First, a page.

After making a splurge in the summer on a new digital camera, I felt pretty satisfied with my collection of cameras and had no intention of buying anything else for a while.
I did make one impulsive purchase of a Flexaret Automat in September. It wasn’t a totally impulsive purchase in that I had been curious about a twin reflex lens camera for a while and getting one had been on my wish list. I found this one through the You Love Photography Shop on Etsy.
The learning curve, for me at least, was pretty steep. I accidentally ruined the first role of film but successfully shot a second roll. I don’t have the results yet due to some frustrating delay with the photography store where I get my film developed. I’m hesitant to shoot anymore with it until I see those results.
At that point, I was feeling even more satisfied with my collection. The only other camera I was contemplating was a compact camera that I could have with me nearly all the time. Yes, my phone takes very good pictures but still not as good as a “real” camera. But I didn’t feel any particular urgency to get one.
My commitment to not buy anything else for a while almost caved in when a friend of mine contacted me wondering if I would be interested in buying some of his old film camera equipment.
He sent me a list of the 35mm gear he had. Although I wasn’t intending on buying anything at that point, I found myself tempted by his Canon A-1 body and the several lenses he had for it. Unfortunately, he had forgotten that he had already sold all that equipment a few years prior so I was out of luck.
He also had some medium format gear, including a Bronica ETRS Body with some lenses and backs. My current medium format cameras are a Diana F+, which is more of a novelty camera, and the aforementioned Flexaret, which I may or may not be able to use with any proficiency. I was very tempted to make an offer on the Bronica but decided that I really need to use and master the film cameras I already have before getting anything else. In a rare display of willpower, I declined to purchase any of the medium format equipment.
Once again, I felt committed to the cameras I already had.
We have a trip to Montreal coming up over our Thanksgiving break. I have never been to Montreal and am very excited to visit for a variety of reasons one of which is that being somewhere new is always a great opportunity for picture taking, and Montreal looks to be particularly photogenic.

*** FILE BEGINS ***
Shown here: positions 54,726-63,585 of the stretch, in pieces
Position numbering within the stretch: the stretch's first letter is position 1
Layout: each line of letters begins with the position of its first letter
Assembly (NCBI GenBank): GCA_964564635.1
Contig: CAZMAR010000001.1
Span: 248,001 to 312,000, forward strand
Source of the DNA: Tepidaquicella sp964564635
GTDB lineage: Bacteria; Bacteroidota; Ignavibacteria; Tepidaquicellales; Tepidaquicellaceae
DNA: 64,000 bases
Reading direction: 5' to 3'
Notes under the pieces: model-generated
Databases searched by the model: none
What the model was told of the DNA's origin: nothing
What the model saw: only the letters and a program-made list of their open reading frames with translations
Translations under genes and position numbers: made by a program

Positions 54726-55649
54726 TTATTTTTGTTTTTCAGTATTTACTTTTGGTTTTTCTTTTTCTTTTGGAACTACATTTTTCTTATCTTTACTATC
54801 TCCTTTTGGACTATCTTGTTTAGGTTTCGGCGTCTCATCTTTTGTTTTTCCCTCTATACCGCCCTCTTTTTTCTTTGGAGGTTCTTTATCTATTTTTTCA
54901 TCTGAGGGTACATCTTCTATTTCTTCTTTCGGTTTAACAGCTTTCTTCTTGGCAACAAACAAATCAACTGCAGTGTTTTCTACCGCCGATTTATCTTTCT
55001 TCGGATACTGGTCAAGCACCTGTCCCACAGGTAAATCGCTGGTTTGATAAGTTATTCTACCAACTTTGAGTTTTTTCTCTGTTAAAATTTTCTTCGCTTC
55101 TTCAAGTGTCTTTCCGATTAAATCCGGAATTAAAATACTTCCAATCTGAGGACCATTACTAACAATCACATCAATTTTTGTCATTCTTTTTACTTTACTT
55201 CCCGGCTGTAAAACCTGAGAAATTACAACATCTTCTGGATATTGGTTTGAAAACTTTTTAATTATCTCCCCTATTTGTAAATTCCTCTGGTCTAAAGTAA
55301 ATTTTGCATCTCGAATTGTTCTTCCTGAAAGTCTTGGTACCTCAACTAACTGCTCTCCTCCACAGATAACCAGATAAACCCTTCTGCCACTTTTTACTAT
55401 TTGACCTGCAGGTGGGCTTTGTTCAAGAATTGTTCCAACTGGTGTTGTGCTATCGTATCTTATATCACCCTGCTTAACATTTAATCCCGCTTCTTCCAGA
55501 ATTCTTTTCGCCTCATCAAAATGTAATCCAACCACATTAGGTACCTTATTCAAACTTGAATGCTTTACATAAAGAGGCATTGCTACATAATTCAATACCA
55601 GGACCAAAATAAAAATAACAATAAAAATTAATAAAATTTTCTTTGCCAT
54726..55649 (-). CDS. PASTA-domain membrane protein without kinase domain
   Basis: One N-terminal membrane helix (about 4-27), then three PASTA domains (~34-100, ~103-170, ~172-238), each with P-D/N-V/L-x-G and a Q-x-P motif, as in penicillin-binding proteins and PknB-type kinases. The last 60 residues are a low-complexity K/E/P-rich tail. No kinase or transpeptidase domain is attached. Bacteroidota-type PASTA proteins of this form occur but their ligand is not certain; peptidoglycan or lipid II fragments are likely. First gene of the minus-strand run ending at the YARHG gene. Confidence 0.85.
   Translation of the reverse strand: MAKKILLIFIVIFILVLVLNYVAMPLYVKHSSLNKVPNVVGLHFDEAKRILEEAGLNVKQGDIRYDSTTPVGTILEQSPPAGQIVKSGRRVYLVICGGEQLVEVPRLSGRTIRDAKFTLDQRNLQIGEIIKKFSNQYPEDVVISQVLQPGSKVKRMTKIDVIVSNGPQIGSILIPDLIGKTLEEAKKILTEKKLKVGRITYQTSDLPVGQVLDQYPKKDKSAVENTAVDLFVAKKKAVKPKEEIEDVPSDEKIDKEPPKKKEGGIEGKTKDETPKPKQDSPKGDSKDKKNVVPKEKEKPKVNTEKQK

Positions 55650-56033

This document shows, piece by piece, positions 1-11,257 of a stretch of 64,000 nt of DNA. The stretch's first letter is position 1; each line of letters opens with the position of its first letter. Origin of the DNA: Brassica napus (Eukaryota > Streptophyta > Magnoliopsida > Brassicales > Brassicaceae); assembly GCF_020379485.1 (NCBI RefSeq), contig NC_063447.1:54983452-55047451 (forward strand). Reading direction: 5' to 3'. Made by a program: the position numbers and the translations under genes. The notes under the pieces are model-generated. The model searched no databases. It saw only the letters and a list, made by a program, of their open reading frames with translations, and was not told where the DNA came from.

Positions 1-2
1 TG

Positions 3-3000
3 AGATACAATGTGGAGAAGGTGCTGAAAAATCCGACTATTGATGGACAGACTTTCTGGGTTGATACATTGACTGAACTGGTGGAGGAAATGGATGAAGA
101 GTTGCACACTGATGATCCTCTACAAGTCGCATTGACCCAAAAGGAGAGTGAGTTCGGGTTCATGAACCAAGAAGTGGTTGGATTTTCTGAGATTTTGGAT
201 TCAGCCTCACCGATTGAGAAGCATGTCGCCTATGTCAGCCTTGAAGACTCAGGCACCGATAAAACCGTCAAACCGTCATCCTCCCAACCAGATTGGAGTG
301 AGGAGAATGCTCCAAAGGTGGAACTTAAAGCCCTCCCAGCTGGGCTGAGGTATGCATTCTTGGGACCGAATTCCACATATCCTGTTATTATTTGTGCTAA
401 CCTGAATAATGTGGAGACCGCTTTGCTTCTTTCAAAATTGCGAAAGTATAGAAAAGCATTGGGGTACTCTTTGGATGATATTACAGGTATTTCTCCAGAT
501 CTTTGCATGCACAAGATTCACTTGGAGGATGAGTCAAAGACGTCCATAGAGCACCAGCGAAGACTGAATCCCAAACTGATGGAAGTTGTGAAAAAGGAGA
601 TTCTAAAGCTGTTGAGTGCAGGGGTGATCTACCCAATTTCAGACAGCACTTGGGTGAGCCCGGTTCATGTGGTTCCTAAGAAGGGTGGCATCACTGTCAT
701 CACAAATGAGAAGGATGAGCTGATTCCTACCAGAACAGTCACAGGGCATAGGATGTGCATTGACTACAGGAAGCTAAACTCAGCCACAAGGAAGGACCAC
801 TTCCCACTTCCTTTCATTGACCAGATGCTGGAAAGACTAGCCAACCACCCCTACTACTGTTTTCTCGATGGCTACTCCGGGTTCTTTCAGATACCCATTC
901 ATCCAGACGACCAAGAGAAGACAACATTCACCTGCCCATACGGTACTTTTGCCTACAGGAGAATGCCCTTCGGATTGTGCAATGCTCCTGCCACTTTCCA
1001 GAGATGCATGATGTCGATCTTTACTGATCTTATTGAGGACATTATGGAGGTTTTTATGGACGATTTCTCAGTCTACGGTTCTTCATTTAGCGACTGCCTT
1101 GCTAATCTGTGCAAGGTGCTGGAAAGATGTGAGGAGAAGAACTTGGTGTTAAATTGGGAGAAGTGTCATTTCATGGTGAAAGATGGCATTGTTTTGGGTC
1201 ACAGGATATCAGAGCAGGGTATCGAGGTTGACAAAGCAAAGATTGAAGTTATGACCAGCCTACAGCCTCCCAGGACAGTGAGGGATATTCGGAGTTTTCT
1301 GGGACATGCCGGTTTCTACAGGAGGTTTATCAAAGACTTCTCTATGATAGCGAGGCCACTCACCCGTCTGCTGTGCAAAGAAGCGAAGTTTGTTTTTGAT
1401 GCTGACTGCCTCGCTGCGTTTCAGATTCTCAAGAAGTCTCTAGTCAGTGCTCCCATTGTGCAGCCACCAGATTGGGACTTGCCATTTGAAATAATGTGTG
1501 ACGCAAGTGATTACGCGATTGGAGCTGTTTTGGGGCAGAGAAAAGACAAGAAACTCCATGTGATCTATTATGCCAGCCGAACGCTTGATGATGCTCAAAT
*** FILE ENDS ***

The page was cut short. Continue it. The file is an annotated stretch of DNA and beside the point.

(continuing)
My intention was to bring my Canon EOS 5D Mark IV. When we first began planning this trip, I checked the Weather Channel for the temperature in Montreal in November. It looked cold but not unreasonably so: highs in the upper 30s or lower 40s and lows in the upper 20s (Fahrenheit). However, the actual forecast is quite different: the high when we arrive will be 16, and it won’t get above freezing the entire trip.
Given that information, I researched what to due to use a camera in that kind of cold (also with a chance of some snow). There are plenty of suggestions as to how to handle shooting in winter, the primary one being to put your camera in a sealed plastic bag before going indoors to reduce the chance of condensation. That’s certainly not a difficult task, but I began to wonder how willing I’d be not only to take the care to wrap my camera but also to take the time and care to use a full frame camera when it’s so cold out.
I know my limitations.
Which brought me back to thinking about a compact camera. When I had done some previous research into smaller cameras, one of the higher-rated cameras was the Olympus TG-5 which is a water and weatherproof camera. Initially, I was not all that interested in this camera because it’s geared toward more adventurous people. But considering the cold weather I am heading into, I decided to give it another look.
It is rated for as low as 14 degrees and shouldn’t have the same condensation issues. Since it is also waterproof, I wouldn’t need to worry about using it in any snow we get. One of my reasons for wanted a compact camera is to carry it with me all the time. The TG-5 is shockproof and crushproof (up to a point). I can just throw it in my backpack or pocket and not worry about beating it up. It should be easier to use than my more sophisticated Canon so I could take pictures quickly and get my hands back in my pockets before they freeze.
I quickly convinced myself that this was the camera I need for our Montreal trip.
It arrived on Thursday, and we leave for our trip on Tuesday so I have a little time to get used to it before we go.
I took it to work with me on Friday and took some pictures of our still under construction new library.
The pictures are better than any of this building I’ve taken with my phone although, not surprisingly, not as good as my Canon. A big advantage over my phone is that the Olympus can save in RAW format which gives me a greater range of options for editing.
I think I’ll be pleased with having this camera for our trip and having it with me most of the time otherwise. I sometimes avoid going out with any of my current cameras in iffy weather so it will be great having a camera that I don’t have to think twice about getting wet. As they say, the best camera you own is the one you have with you.
Despite the weather, I hope to take plenty of photos in Montreal which I’ll post here and/or on my Flickr page.
OK, now I’m satisfied with my collection of cameras…